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the spirit of superstition and blind credulity had continued to be the reigning folly of mankind, men would have neglected to study the proofs of the facts of which I have been speaking, and we should have had, in later ages, much greater trouble in demonstrating the truth of them. But infidelity is the reigning folly of the age in which we live, and has, as it were, succeeded the spirit of superstition and blind credulity, the reigning folly of ages past. Now Providence has so ordered the course of things, that this very infidelity should prove the occasion of placing, in their clearest point of light, those illustrious proofs which we have of the facts whereon the Christian religion is founded. But though they have been stated with so much clearness and precision, it is undoubtedly certain that they are not, hitherto, sufficiently known by the generality of professing Christians.

Would you be thoroughly convinced of the exaltation of the Saviour of mankind, devote to the study, which I am recommending, a part, I do not

I say only of that time which you so liberally bestow on the world and its pleasures, but a part of even that which you have thrown away upon useless con roversies, on the speculative questions, and the bold researches, with which most books, on the subject of religion, are filled. Let the mind be deeply impressed with that series of presuniptions, of arguments, of demonstrations, of which the resurrection, and the other particulars of the exaltation of the Son of God are susceptible. Do all diligence to discern the whole evidence of those facts, without which, to use the apostle's expression, your faith is rain, and our preaching also is ruin, 1 Cor. xv. 14. Then you will perceive, that the truth of the exaltation of the Saviour is founded upon proofs, which it is impossible for any reasonable man to resist. You will be, in some measure, as much convinced that he is raised up from the dead, and ascended into heaven, as if you had seen him, with your own eyes, bursting asunder the bars of the grave, and assuming his seat at the right hand of the Father: you will be, in this first sense, quickened together with Christ, and ruised up, and made to sit together in heavenly places with him.





EPHESIANS ii. 4, 5, 6.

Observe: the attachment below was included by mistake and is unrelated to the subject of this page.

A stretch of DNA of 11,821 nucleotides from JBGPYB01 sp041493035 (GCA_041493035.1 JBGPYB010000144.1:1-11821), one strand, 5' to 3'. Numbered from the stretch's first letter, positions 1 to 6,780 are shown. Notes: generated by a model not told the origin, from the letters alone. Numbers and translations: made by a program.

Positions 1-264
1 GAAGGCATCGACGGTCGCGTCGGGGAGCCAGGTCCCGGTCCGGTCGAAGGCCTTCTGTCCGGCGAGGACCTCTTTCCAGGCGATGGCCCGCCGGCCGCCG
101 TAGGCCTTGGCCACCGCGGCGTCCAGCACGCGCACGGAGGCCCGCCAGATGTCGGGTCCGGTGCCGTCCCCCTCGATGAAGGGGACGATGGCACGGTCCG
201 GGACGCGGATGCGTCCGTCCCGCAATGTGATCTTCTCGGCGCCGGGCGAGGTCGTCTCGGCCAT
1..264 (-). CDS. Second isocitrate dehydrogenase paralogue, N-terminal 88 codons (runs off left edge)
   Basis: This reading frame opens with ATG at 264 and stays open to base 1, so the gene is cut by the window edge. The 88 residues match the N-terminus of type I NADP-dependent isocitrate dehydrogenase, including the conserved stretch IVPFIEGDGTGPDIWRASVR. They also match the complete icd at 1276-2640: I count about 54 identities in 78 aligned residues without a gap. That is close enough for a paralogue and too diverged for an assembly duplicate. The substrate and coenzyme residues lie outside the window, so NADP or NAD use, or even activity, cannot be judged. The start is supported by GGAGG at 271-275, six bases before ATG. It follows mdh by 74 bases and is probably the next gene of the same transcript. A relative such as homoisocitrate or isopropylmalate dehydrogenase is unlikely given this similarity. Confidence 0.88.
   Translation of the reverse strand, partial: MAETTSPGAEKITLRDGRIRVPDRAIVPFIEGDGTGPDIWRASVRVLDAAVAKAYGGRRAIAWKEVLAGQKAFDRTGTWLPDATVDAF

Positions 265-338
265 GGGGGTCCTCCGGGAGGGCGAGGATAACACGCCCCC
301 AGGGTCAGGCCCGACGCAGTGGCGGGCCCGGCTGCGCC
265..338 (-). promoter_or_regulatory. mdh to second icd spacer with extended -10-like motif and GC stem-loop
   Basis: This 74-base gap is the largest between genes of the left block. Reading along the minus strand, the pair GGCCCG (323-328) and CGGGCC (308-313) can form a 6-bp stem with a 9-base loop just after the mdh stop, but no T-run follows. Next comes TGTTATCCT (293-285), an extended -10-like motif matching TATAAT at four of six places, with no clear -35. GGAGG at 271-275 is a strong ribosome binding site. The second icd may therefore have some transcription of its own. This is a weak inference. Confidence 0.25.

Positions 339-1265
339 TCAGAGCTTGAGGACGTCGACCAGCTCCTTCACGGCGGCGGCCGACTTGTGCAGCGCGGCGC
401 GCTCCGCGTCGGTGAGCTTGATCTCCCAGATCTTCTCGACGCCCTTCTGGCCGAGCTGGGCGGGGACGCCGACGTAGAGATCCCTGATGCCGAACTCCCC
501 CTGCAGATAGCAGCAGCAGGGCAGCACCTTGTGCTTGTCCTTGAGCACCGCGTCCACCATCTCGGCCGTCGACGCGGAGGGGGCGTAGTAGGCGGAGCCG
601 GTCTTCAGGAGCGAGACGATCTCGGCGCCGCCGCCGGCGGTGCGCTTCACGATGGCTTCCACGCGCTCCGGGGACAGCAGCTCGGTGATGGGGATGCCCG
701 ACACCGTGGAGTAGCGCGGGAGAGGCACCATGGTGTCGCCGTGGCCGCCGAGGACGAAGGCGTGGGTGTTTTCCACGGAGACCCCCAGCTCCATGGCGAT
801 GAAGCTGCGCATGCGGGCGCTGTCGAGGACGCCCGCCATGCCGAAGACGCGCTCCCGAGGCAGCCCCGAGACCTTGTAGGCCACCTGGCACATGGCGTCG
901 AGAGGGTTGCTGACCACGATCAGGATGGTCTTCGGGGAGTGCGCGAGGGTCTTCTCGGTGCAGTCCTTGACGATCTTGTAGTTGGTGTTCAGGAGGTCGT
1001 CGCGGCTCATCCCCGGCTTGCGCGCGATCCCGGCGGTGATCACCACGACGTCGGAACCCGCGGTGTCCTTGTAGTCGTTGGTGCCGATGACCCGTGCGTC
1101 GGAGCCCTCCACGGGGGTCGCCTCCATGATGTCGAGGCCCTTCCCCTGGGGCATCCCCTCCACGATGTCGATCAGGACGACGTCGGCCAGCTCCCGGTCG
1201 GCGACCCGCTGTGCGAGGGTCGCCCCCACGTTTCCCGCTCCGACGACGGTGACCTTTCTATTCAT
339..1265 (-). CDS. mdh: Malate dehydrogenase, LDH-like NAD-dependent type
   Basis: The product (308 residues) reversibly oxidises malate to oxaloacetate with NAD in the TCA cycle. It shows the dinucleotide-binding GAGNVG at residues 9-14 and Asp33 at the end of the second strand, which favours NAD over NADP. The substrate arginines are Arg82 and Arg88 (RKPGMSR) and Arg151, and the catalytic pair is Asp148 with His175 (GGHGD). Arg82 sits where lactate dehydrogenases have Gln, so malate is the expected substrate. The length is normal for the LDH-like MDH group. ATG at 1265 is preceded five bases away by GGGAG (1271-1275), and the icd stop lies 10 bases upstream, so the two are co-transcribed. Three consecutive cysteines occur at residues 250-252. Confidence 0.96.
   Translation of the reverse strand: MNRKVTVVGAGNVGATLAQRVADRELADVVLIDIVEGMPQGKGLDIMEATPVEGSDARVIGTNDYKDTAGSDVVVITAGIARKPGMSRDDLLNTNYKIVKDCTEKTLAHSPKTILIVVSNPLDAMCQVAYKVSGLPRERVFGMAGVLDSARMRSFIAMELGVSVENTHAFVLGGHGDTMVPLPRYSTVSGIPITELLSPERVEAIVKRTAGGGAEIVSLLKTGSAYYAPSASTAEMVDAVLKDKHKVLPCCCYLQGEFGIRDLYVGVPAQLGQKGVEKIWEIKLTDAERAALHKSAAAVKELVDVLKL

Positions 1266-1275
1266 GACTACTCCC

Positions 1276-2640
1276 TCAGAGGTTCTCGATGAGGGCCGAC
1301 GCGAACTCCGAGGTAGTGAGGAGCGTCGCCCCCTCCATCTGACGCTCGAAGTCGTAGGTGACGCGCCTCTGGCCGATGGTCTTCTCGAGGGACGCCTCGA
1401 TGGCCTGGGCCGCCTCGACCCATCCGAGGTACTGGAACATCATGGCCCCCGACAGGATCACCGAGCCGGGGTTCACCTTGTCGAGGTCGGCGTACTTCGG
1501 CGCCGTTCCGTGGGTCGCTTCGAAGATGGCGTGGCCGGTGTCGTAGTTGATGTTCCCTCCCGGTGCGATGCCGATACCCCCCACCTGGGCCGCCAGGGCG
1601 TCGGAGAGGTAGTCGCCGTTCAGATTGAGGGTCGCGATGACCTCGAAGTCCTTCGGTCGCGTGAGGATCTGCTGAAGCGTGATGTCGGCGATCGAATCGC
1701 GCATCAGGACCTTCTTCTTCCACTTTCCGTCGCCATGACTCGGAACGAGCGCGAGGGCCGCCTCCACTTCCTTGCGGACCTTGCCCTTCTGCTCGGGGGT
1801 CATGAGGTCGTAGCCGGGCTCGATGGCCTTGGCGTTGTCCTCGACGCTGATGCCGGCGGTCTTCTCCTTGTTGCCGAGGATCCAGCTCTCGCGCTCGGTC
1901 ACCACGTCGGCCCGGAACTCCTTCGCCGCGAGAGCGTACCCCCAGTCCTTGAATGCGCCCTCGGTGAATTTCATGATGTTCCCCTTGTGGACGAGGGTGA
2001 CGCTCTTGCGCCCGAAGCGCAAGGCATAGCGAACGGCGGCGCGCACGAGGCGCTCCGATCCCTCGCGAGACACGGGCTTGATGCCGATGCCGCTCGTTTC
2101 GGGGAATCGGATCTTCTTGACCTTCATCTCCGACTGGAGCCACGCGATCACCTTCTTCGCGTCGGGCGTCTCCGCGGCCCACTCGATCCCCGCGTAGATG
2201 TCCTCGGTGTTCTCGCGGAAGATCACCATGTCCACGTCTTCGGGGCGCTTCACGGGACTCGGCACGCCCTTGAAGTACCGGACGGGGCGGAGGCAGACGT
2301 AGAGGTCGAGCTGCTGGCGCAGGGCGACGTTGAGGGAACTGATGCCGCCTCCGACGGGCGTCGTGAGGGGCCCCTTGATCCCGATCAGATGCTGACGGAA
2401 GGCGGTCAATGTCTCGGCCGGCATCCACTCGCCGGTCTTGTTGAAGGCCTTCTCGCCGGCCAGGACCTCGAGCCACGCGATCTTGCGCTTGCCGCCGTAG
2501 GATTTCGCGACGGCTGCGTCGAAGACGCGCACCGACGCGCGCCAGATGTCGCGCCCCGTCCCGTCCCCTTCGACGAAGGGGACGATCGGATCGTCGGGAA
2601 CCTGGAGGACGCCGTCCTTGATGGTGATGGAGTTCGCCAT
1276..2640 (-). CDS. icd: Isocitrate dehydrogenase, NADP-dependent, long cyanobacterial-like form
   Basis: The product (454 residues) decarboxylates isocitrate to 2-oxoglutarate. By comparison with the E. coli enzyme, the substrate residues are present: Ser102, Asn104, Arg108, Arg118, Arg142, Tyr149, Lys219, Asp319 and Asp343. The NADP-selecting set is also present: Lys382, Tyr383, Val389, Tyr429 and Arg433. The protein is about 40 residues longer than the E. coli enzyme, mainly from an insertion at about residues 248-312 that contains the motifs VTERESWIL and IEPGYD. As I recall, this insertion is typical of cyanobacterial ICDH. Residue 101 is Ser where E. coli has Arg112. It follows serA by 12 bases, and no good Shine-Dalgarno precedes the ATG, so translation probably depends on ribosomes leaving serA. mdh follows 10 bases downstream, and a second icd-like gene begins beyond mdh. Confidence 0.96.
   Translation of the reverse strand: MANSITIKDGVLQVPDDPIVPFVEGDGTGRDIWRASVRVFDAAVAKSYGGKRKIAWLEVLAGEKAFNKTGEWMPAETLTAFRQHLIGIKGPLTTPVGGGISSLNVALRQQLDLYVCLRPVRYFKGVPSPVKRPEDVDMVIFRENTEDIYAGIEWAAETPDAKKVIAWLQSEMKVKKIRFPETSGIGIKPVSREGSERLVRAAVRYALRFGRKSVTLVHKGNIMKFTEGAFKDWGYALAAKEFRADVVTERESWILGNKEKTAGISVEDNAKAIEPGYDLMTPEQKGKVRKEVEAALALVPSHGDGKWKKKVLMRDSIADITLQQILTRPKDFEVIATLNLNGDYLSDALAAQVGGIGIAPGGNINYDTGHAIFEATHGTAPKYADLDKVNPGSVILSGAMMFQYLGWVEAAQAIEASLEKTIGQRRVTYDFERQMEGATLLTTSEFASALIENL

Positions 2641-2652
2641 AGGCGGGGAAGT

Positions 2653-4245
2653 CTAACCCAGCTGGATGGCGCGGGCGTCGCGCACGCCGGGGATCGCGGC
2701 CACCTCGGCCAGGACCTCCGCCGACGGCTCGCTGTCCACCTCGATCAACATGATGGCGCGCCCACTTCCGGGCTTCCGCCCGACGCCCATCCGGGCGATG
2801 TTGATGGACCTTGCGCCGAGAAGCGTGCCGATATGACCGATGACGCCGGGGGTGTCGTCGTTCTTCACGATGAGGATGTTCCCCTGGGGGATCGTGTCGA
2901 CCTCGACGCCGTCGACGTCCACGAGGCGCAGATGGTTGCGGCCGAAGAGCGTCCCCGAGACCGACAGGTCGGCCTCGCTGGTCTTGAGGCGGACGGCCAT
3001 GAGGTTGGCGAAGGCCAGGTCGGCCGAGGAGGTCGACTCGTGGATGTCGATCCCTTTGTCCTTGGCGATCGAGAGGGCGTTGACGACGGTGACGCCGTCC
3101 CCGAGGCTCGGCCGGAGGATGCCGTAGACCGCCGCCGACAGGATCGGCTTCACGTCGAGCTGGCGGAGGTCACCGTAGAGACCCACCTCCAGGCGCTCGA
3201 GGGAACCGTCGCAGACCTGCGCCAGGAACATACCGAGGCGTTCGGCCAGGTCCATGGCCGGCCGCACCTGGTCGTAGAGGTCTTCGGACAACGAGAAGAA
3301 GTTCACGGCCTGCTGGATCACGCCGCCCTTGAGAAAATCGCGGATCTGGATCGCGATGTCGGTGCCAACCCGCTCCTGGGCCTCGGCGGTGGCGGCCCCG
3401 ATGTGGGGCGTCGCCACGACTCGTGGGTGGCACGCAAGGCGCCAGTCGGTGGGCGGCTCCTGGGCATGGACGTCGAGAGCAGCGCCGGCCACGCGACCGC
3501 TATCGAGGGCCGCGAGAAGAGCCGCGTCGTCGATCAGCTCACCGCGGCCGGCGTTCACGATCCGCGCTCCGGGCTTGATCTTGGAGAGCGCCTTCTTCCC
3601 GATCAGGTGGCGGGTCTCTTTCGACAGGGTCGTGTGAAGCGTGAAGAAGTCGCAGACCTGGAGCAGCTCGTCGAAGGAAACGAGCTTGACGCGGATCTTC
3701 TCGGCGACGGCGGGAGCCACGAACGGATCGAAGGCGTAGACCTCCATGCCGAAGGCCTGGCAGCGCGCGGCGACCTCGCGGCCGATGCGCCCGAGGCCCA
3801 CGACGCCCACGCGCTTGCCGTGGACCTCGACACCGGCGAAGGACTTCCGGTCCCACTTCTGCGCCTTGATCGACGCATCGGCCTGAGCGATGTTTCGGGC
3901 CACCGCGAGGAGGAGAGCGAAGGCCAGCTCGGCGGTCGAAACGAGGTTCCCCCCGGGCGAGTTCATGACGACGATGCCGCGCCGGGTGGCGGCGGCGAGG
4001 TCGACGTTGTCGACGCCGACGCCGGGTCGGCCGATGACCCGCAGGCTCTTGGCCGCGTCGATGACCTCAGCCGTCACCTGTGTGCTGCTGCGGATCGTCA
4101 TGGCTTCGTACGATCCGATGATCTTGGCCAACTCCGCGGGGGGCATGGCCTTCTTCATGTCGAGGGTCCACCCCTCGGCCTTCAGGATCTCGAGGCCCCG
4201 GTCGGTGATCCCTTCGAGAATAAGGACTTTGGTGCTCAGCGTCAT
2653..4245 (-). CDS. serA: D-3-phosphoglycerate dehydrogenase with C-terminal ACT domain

God who is rich in mercy, for his great love wherewith he loved

us, even when we were dead in sins, bath quickened us together with Christ, (by grace ye are saved) and bath raised us up together, and made us sit together in beavenly places in Christ Jesus.

lative to my

AVING given a few preliminary advices re-

subject, I went on to justify the accuracy of the apostle's idea, by shewing, that the Christian is quickened, raised up, seated in heavenly places, together with Christ.

I. By the reasons which persuade him of the certainty of the exaltation of Jesus Christ. I now proceed to justify St. Paul's idea, by shewing:

II. The Christian's participation in the glory of Jesus Christ, by the means with which he is fur

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nished of knowing himself, and of attaining assurance that he is fulfilling the conditions under which he is enabled to promise himself an interest in that exaltation. I do not mean to insinuate that this knowledge is of easy attainment. I maintain, on the contrary, that it is one of the most difficult which can be proposed to a man.

And without entering here into a detail of the reasons which evince the difficulty of it, it is sufficient for me to adduce a single one; it is the smallness of the number of those who know themselves. The judgments which men form of their own character, is an inexhaustible source of ridicule. The world is crowded with people totally blind, especially where they themselves are concerned.,

What illusion do they practise upon themselves, with respect to the body! How many are there whom nature has sadly degraded in point of person : forms which you would say were only blocked out, and of which, if I may use the expression, God seems only to have erected the first scaffoldings, conceive of themselves ideas directly opposite to the truth. Talk of the corporeal qualities of such and such persons: they will be among the first to make them an object of derision, and discover this to be too slim, that to be too gross; falling foul of the whole human race, and shewing tenderness to no one but themselves. If we are

. thus subject to blindness, where things sensible, palpable, are concerned, how much greater must be the danger where matters of a very different complexion address themselves to our self-love ?

We practise illusion upon ourselves, on the score of our understanding. How many ignorant, dull, stupid people, betray a conceit that they are intelligent philosophers, profound politicians; that they possess a judgment accurate, enlightened, uncom


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